The following is an excerpt from the Mayor’s newsletter on December 16 regarding her position on the Northland Development Project.
If there is a referendum, I will vote “yes” to uphold the zoning approved by the City Council and allow the Northland project to go forward.
Like many of us in Newton, I have concerns about approving new development unless it is right for the surrounding neighborhood/village and right for our city as a whole. I know traffic is a real problem in Newton too much of the time. I can see that buildings in new developments in neighboring cities and towns are often poorly designed and out of scale. I spend a lot of time analyzing the condition and enrollment capacity of our schools and I know we will continue to have to invest heavily in our school buildings. I am keenly aware that Northland has been approved even as other developments are under consideration now and in the coming months.
Yet, even in light of these realities, I am now convinced that this Northland project will be good for Needham Street, for Newton Upper Falls and for Newton.
- We can and should do something better with these 22.6 acres. The site now consists of an enormous empty parking lot, old decaying industrial warehouse buildings, a single-story retail big box store, and a charming historic former piano mill that is vacant and deteriorating. Drive or walk around this aging industrial complex and see for yourself. (You can also familiarize yourself with the plans here.)
- Ten of the 22.6 acres (~ 40% of the site) will be transformed from concrete to parkland, greens and a spray park/playground with 750 new trees and a restored and daylighted South Meadow Brook.
- We get desperately needed apartments (140 of them) for people on tight incomes. Those affordable apartments are guaranteed to be here in perpetuity and will allow us to welcome to Newton so many people that are often excluded because of the high cost of our housing.
- We also add 660 apartments with market based rents of a type that is in high demand here in Newton – rental units in elevator buildings with restaurants and retail outside the front door and quick access to the T. Seniors who are downsizing and people in their twenties and thirties have few choices right now to stay or come back to Newton if they want this type of housing and lifestyle.
- One of the apartment buildings will also be a first for Newton, built for “age-in-community” living using universal design and ADA accessibility standards and designed for people of all ages and abilities.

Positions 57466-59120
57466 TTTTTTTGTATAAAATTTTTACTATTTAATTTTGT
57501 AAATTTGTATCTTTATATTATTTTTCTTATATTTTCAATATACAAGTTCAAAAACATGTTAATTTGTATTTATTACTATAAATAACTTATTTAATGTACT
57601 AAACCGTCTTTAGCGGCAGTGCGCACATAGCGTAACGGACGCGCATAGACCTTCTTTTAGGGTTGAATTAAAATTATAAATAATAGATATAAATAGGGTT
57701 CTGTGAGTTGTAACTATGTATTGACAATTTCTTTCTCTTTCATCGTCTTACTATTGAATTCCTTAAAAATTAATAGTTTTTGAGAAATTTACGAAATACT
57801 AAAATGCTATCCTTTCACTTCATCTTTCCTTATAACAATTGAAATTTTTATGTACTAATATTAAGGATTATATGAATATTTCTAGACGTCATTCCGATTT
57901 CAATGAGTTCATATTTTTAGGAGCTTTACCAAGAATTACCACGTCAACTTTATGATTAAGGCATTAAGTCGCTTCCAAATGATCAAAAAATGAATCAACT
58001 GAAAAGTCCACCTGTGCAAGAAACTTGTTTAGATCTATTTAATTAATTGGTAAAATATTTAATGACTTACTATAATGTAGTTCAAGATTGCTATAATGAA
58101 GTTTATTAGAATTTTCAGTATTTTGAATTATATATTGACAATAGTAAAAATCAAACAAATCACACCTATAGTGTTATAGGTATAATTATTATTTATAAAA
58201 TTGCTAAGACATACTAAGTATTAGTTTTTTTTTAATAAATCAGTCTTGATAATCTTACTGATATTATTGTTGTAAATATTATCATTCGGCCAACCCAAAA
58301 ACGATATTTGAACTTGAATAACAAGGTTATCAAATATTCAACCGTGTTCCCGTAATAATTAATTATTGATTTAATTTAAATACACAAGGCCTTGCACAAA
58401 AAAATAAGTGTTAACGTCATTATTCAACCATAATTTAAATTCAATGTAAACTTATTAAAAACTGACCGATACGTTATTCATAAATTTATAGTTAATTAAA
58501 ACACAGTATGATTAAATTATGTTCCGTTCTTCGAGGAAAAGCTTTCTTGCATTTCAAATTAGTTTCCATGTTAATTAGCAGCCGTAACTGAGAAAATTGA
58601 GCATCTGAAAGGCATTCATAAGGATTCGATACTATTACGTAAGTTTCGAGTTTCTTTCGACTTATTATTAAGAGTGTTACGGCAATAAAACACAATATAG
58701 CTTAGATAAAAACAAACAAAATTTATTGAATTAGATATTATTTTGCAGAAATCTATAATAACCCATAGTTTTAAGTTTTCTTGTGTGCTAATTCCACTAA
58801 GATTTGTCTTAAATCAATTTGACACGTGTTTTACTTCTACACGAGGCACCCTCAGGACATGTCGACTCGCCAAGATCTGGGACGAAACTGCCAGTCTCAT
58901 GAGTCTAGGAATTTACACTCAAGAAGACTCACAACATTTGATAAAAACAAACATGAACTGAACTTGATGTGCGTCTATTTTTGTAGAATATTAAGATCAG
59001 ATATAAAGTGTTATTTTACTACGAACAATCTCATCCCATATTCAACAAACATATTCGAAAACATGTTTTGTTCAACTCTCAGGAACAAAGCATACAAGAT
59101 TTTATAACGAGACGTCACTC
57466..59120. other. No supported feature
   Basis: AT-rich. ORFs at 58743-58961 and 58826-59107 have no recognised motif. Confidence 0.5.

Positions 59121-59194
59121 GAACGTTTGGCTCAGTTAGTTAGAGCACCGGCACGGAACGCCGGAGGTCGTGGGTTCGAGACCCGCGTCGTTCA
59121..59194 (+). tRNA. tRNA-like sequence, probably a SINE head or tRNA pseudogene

- The former Saco Pettee Mill (that previously housed Clarks Shoes and Paulette’s Ballet Studio) will be historically preserved and repurposed for office space.
- The project includes not only a mix of retail, restaurants, offices and apartments but also Northland is required to set aside retail space for locally-owned, non-chain merchants.
- The residents, employees and visitors not just at Northland but from Upper Falls and along Needham Street for the first time will be able to hop on a free, electric shuttle that will run every 10 minutes, 16 hours a day, 7 days a week to the Newton Highlands T stop.
- The City Council imposed a maximum number of car trips on Northland. The City of Newton Planning Department will strictly monitor new car trips against this standard and will require changes and/or additional funding from Northland if it doesn’t meet the required traffic level.
- MassDOT is just about to invest $30.5 million in reconstructing Needham Street/Highland Avenue with smarter traffic signals, fewer curb cuts, better sidewalks and protected bike lanes. After this work, Needham Street will continue to sometimes have heavy and slow traffic. However, for the first time, it will be inviting for pedestrians and bicyclists and, with the Northland shuttle, be connected to public transit, the MBTA stop at Newton Highlands, with frequent and free service.
- Almost every parking space will be underground and the City Council insisted on the right number of spaces (not too many and not too few).